This is not so much of a book review as an enthused recommendation. Sometimes I come across a book and think; “How is it possible I never heard of that before?” and this is one of them.
Thanks to the super-lovely Christmas gifts from my Japanese friend I found out about Chi’s Sweet Home (チーズスイートホーム). The books, nine in the series so far, are by Konami Kanata and tell the story of a kitten who gets separated from her mother and litter mates. It’s a lovely tale told from the kitten’s point of view and the simplicity of the story makes it suitable for all ages of readers.
The first book opens with the yet to be named kitten wandering around the local streets being frightened by dogs and cars until finding a park where, by chance, a small boy, Youhei, falls over and discovers the lost kitten.
This introduces the Yamada family, who immediately begin to get attached to the delightful and yet troublesome little ball of fur. The depictions of cat behaviour, especially in kittens, is so well observed that cat lovers will laugh aloud in recognition (I know I did).
The Yamadas try their best to wash, litter train and keep Chi a secret from neighbours in an apartment building that doesn’t allow pets*, whilst trying to find her a new home. Chi begins to settle into the family’s life, although she does miss her own cat family. A warning to cat owners here; you may experience sniffle-y moments at the pathos of sad kitten expressions.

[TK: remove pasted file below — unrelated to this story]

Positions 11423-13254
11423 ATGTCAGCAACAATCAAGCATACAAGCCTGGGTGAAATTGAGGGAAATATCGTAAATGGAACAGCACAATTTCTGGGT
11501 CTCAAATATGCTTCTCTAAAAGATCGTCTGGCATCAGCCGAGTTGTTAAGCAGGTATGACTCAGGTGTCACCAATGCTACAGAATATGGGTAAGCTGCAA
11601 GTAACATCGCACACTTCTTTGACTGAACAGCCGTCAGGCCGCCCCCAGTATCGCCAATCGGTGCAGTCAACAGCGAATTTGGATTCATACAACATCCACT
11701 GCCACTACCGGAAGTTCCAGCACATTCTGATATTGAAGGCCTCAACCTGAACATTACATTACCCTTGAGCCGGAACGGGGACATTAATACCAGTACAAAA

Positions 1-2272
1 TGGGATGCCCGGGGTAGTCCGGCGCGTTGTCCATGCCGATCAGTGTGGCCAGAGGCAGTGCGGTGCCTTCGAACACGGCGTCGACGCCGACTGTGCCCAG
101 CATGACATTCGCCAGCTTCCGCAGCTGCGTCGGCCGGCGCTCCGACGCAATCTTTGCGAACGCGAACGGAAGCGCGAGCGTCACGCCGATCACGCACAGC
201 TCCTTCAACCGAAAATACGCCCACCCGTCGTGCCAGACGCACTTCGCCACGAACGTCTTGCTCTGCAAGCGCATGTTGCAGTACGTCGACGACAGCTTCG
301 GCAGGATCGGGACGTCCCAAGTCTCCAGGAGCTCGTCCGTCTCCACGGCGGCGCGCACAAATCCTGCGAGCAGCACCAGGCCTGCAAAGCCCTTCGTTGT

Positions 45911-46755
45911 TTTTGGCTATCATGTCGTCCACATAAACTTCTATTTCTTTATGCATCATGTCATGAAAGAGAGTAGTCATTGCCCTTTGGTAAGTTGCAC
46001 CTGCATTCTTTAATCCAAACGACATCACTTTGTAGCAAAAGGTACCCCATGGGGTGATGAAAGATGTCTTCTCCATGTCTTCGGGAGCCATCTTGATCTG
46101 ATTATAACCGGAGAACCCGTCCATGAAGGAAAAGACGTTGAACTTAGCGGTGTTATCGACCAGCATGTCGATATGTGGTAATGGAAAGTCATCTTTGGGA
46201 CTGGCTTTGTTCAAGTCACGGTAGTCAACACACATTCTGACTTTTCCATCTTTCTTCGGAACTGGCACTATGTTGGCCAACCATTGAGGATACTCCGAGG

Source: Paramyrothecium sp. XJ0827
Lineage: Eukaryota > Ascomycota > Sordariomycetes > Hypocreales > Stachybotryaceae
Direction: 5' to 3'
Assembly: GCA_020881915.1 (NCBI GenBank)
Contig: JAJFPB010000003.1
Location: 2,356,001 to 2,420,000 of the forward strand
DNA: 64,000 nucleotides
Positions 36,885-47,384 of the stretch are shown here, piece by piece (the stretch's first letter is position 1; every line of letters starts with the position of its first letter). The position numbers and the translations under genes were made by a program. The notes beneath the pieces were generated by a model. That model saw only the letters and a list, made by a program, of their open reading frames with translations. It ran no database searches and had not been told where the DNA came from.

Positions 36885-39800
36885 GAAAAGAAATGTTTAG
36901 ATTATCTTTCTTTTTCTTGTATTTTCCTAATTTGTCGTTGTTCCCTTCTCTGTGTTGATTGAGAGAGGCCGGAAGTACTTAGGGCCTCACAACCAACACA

The way that the Yamadas disguise Chi’s sudden love of climbing into a window to look outside, where she can be seen by other residents, is hilarious. Of course there’s also a mandatory visit to the vet, which does not please Chi in the slightest.
It’s an easy and quick read as there’s not that much dialogue and the charming artwork creates a wonderful atmosphere and emotional context. As my friend sent me the Japanese language version; I still enjoyed the book massively without being able to read a word. I did buy the English translation to get an idea of how the characters talk.
I can understand how well-loved the books have become and I’ll certainly be buying the rest of them for a funny and heartwarming tale of a kitten’s life with humans. The only pity for me is that the translated books didn’t get the same paper stock as in the Japanese version, the printing is softer and more sepia-looking which I find suits the gentle water colours and rhythm of the storytelling.
I can’t wait to see what Chi gets up to next with the Yamada family.
*A small note: the “secret” pet is a frequent motif in many manga I’ve read, which I assume is down to the cultural norm in Japan of rental property rules over personal home ownership.